Crovie/ˈkrɪvi/ is a small village in Aberdeenshire, Scotland, UK, dating from a time when the sea was the only mode of transport to and from Scotland's shores. It comprises a single row of houses. Unlike the similar neighbouring village, Pennan, Crovie is situated on such a narrow ledge that any cars have to be left at the south of the village. A footpath along the shore to the west leads to neighbouring village Gardenstown.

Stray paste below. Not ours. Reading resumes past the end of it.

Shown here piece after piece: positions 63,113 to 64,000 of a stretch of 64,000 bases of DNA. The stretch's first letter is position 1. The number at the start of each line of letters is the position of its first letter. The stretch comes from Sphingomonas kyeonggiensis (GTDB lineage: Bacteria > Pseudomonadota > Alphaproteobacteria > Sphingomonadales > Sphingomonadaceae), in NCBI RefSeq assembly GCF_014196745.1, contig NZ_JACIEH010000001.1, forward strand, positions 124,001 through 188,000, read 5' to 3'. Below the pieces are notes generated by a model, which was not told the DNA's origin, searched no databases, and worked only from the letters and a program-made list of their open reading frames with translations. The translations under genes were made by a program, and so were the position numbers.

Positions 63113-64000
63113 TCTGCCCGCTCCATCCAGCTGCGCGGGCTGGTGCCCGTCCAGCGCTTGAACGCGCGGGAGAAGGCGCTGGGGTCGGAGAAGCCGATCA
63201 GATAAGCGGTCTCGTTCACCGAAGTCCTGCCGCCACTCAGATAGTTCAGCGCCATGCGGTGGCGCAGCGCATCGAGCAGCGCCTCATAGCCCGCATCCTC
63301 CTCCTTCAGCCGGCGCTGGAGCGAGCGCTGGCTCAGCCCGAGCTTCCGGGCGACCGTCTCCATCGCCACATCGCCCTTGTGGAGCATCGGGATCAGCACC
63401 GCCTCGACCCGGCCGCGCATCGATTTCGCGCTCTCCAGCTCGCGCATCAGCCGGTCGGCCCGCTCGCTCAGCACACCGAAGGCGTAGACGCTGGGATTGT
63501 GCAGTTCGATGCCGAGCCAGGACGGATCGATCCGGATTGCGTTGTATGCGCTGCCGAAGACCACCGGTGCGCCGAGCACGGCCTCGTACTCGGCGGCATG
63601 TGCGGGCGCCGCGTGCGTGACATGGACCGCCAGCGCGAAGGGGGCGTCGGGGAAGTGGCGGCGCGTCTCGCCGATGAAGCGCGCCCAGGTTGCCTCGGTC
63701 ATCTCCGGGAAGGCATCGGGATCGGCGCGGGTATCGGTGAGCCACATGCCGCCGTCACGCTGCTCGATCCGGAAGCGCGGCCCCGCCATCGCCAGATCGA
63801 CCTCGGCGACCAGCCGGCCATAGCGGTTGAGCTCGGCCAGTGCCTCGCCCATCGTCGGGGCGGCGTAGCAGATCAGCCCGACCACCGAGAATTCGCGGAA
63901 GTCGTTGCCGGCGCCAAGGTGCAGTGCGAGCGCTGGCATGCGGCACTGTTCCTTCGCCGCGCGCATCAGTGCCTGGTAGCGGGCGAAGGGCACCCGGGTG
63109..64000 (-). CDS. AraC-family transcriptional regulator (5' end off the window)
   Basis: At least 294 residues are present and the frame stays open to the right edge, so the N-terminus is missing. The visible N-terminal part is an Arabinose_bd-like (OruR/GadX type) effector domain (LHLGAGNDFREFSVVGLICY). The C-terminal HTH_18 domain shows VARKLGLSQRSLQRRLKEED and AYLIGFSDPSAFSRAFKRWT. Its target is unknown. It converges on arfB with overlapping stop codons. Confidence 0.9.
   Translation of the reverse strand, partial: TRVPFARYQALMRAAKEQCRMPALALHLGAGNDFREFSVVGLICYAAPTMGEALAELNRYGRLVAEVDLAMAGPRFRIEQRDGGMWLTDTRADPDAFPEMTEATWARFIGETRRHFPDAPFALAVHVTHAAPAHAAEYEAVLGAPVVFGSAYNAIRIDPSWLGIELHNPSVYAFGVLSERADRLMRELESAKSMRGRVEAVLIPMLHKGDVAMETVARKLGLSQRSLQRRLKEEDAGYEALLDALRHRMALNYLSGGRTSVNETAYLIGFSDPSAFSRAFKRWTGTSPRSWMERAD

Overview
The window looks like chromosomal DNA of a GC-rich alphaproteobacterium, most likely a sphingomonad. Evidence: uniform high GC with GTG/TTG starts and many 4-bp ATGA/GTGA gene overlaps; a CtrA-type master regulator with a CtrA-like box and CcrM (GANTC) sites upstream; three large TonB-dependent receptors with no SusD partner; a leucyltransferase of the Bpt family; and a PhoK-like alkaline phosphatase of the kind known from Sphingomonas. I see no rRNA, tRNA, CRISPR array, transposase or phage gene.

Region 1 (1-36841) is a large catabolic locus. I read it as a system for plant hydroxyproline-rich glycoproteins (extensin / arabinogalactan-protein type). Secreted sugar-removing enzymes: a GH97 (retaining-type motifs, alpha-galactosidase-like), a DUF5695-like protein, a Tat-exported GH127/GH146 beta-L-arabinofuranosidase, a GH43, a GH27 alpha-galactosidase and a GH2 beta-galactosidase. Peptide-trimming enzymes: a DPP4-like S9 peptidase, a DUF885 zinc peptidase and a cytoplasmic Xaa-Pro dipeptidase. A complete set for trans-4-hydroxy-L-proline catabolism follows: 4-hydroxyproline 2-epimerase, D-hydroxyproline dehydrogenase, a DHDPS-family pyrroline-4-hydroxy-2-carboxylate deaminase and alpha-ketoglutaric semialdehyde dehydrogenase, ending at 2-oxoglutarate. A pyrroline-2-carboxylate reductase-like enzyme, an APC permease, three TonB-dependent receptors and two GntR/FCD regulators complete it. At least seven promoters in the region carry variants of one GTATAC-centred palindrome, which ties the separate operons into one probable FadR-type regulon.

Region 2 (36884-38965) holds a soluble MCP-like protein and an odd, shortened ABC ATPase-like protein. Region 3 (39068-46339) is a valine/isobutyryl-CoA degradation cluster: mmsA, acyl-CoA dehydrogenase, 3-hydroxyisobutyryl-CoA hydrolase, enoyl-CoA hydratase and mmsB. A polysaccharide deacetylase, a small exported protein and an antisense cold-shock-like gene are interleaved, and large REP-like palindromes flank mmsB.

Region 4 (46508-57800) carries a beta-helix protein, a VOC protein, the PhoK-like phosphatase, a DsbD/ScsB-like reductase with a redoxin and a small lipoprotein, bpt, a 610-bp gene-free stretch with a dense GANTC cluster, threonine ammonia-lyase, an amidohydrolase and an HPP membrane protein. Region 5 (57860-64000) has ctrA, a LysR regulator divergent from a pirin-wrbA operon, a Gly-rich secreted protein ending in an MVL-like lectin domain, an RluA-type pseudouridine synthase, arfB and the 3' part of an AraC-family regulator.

Crovie was established by families (crofters) who had been moved off the land to make room for the landlord's sheep. Here, they operated fishing boats for the landlord and gradually acquired their own craft instead. The fishing industry declined in the 20th century before ceasing altogether with the storm of 1953, which washed away a number of structures and forced the residents to flee. Since then most of the buildings have been turned into holiday lets.